Special constable based in Stamford sacked for gross misconduct after having sex with vulnerable teen
A police officer who had sex with a “vulnerable” teenager he had helped to find after being reported missing has been sacked for gross misconduct.
Special constable Sergeant Corey Alvey admitted breaching standards of professional behaviour but was not present at the misconduct hearing held at Lincolnshire Police’s headquarters in Nettleham yesterday.
Prosecuting, Matthew Greene told the tribunal that the 17-year-old teenager, whose gender and identity were not revealed, was reported missing to police by their mother on the morning of April 9.
The teenager, known as HF during the hearing, had a history of self -harm and had been assessed by a crisis team, who said they were considered to be a vulnerable person.
Sgt Alvey, who was based in Stamford, was assigned to look for HF and found mentions of Rutland Water on their social media profiles on Instagram and Snapchat.
Sgt Alvey decided to go to Rutland Water to try and locate, the hearing was told.
“At approximately 12.45pm, the incident office reported that [the victim] returned home. It may well be the case that he [Alvey] didn’t realise that they had been found,” said Mr Greene.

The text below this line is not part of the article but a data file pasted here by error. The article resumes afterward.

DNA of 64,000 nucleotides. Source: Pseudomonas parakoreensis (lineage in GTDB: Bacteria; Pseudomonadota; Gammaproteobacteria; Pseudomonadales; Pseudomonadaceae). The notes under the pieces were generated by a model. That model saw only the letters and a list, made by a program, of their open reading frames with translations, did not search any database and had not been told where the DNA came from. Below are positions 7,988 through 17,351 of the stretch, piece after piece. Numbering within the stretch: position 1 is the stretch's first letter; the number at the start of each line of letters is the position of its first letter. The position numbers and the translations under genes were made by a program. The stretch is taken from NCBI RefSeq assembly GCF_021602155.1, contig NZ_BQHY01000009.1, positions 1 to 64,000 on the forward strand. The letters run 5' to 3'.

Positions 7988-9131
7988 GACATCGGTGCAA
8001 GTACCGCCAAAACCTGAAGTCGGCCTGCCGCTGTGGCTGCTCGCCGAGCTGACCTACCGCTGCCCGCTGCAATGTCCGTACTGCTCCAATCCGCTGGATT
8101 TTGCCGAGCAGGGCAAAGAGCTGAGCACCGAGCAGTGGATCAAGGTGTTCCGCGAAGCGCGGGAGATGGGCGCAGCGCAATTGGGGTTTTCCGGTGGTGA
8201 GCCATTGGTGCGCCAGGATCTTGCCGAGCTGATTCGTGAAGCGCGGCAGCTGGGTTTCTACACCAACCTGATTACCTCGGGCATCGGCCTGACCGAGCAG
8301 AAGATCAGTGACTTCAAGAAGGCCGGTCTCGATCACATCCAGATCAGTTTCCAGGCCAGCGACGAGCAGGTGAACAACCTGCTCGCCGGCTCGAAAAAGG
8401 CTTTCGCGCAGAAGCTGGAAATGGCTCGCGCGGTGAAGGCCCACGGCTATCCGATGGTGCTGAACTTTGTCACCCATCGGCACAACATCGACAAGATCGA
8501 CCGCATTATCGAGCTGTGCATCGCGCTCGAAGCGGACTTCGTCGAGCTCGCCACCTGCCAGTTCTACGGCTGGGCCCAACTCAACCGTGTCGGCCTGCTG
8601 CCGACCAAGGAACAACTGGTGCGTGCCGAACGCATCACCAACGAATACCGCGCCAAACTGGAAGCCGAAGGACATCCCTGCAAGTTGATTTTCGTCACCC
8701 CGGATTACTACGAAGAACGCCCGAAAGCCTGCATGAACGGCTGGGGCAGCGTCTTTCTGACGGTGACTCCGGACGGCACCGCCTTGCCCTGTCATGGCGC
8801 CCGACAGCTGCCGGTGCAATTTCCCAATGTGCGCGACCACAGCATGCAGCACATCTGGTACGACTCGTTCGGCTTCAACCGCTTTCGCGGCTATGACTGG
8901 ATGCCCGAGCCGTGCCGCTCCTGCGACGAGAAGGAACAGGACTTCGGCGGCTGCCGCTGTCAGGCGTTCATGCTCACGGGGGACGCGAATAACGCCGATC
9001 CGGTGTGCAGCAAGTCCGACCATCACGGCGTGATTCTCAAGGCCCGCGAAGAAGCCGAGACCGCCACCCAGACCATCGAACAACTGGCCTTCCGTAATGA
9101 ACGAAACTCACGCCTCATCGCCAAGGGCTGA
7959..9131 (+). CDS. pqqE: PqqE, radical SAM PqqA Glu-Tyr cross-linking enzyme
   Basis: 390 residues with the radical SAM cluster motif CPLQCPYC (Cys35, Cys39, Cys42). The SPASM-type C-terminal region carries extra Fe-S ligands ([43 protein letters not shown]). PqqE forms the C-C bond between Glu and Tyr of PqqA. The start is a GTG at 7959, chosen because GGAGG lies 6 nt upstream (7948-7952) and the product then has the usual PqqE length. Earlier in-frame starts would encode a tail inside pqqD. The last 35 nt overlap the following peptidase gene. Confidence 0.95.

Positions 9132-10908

Mr Greene said that at 13.02pm, Alvey then contacted HF via Instagram, to enquire about their whereabouts and it was establised that they were no longer missing.
The tribunal heard that after sending the message Sgt Alvey sent a second message, which was flirtatious, via Instagram. The pair continued to engage via Snapchat.
Alvey admitted in an interview before the hearing that during the conversation HF had asked him whether: “he was getting the same vibe?” and said things like: “you’re hot”.
The next day Alvey contacted HF again and the pair went to his home address where they had sex.
HF’s father then reported that the pair had sex to the police after HF admitted it to him.
Mr Greene said: “Sgt Alvey appeared to be supporting HF in the initial part of the conversation, then it constitutes as flirtatious in content.
“Special Sergeant Alvey knew or ought to have known that HF was vunerable in that way.”
The hearing was told that Alvey was unable to attend the hearing as he was not able to get the time off work.
Defending Phil Clark said: “Special Sergeant Alvey makes no representations on his behalf, other than to apologise for his misconduct.”
Chief Constable Bill Skelley, who led the hearing, dismissed Alvey without notice, saying: “I am clearly the man responsible to ensure the public confidence in the police is maintained and that the rights of members of the public are protected. Those who are vulnerable should be protected by the police. What Sgt Alvey did is entirely inconsistent with what Sgt Alvey should do as a warrant officer.”